With the right plan and the right discipline, you can get seriously shredded in just 28 days.Read article
One of the hardestnutrition programs to put together is a mass-gaining plan for the formerly fat guy or the person who continually wrestles with bodyfat. The problem: whenever the individual’s mass gains start to kick in, lo and behold, he starts to balloon up and add too much bodyfat. It’s a never-ending struggle and exercise in frustration.
So just how do I put together a mass-gaining plan that promises mass without the unwanted blubber? It requires three carefully honed steps.
The first step is divided into two separate menus: one to be followed on training days and another to be followed on rest days. This takes into consideration the fact that the person who struggles to add clean, blubberless mass has to eat less — fewer carbohydrates and calories — on days he is not training or he’ll add too much bodyfat. On training days, I’ll set the bar at 2 grams of carbs per pound of bodyweight along with 1 g of protein per pound of bodyweight divided over five or six meals. Therefore, a 200-pounder would eat 400 g of carbs with 200 g of protein. On rest days, I’ll lower the carb amount down to 1 g of carbs per pound of bodyweight. That means he’d switch to 200 g of protein and 200 g of carbs.
Follow step 1 for three weeks.
Step 2 calls for an increase in both carbs and protein — to 2.5 g of carbs per pound of bodyweight and 1.2 g of protein per pound. The aforementioned 200-pound man will move up to 500 g of carbs and 240 g of protein. However, too many carbs can quickly ramp up fat storage, so a bodybuilder may have to incrementally move up to that level by increasing his carb intake on two of every five training days for the first four weeks. In other words, if he trains five times a week, he would simply increase the carbs and protein to the prescribed level twice in those 5 days.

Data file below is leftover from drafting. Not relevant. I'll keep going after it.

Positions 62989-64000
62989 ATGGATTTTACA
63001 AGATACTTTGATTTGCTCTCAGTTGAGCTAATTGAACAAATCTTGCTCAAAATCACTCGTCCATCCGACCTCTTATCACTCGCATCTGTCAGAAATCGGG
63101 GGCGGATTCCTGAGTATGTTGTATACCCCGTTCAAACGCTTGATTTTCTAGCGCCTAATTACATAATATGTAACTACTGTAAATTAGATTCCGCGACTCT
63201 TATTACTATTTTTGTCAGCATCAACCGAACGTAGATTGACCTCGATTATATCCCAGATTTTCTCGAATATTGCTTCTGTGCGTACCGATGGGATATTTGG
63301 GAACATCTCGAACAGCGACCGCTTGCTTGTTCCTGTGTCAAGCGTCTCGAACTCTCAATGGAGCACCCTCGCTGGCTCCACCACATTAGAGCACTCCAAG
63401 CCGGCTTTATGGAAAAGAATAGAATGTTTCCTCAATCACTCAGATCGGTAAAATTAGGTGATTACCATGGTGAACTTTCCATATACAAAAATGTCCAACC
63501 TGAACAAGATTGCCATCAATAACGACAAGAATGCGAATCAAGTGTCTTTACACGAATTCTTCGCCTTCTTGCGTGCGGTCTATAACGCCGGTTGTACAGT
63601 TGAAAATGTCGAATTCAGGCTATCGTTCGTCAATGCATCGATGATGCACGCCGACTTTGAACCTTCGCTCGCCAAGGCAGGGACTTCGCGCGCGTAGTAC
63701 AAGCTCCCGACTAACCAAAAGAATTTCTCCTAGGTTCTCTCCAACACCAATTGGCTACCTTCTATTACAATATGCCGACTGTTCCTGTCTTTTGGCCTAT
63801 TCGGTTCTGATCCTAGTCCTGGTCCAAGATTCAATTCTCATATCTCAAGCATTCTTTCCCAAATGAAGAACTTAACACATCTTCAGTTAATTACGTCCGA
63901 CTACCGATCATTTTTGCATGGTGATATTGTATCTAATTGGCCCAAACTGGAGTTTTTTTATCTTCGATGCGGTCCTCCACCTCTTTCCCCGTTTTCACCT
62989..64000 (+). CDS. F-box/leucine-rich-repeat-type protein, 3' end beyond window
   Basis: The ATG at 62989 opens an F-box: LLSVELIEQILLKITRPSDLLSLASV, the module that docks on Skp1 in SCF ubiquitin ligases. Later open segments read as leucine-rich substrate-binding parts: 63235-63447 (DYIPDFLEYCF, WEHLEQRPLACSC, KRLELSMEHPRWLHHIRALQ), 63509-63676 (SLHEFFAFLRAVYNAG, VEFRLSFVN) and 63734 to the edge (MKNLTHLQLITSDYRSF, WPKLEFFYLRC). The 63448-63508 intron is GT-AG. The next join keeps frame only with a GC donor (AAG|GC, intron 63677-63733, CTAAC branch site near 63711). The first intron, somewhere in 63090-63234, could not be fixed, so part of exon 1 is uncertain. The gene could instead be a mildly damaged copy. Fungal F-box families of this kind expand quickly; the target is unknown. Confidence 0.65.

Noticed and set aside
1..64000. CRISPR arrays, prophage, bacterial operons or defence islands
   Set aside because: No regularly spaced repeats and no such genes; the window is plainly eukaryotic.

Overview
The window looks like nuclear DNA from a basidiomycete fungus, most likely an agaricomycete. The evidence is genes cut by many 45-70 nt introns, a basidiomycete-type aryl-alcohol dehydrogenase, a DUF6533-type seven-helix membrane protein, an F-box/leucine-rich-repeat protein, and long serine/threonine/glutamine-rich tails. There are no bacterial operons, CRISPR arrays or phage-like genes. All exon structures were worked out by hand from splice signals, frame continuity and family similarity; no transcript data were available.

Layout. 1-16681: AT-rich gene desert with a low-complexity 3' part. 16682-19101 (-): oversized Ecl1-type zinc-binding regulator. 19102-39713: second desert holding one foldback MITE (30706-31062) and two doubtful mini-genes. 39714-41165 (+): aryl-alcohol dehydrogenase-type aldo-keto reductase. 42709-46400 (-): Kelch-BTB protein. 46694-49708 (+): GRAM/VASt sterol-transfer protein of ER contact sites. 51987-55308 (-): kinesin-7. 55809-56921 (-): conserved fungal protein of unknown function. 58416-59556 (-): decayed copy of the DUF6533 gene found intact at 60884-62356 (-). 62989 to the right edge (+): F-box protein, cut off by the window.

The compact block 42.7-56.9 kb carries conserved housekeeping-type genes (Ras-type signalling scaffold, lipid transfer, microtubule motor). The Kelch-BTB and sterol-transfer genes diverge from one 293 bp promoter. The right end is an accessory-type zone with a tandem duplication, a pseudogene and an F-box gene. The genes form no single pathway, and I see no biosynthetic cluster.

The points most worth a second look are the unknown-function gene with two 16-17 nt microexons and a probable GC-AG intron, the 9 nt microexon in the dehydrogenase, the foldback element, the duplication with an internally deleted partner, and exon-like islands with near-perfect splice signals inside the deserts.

On the other three training days, daily carb consumption would remain at 400 g outlined in step 1 (2 g of carbs per pound of bodyweight). On the off-training day, he would continue to keep carbs relatively low at 1 g per pound of bodyweight. Protein consumption in step 2 is kept at 1.2 g daily. After four to six weeks, it’s 2.5 g of carbs per pound of bodyweight on all five training days, remaining at this level of carbs for two to three weeks straight.
Step 3 is readjustment time. By the end of the third consecutive week of a steady carb intake of 500 g a day, it’s time to drop the carb intake. The reason: when muscles remain saturated with carbs for an extended period of time, the body becomes extremely efficient at storing bodyfat.
Therefore, I always suggest lowering carbs, to deplete the muscles of excess carbs. This helps reverse potent fat-storing mechanisms associated with a continual higher carb intake. When carbs come down, the body also starts to burn some fat — especially if the carb intake had been relatively high for a few weeks. During this carb downsizing, it’s important to adjust the protein intake portion of the diet.
Carbs can make you fat, but when they are consumed in higher amounts for an extended period of time, they also support muscle growth. When you reverse gears and lower your carb intake, your body often finds it a challenge to retain muscle mass. That’s where extra protein comes in. I suggest dropping carb intake down to 1 g per pound of bodyweight on training days and only .5 g on nontraining days. At the same time, increase daily protein intake to 1.5 g per pound of bodyweight on training days and 2 g on nontraining days. That is 200 g of carbs on training days along with 300 g of protein, and 100 g of carbs on nontraining days along with 400 g of protein. After 14 days, return to step 1 and rerun the entire process. FLEX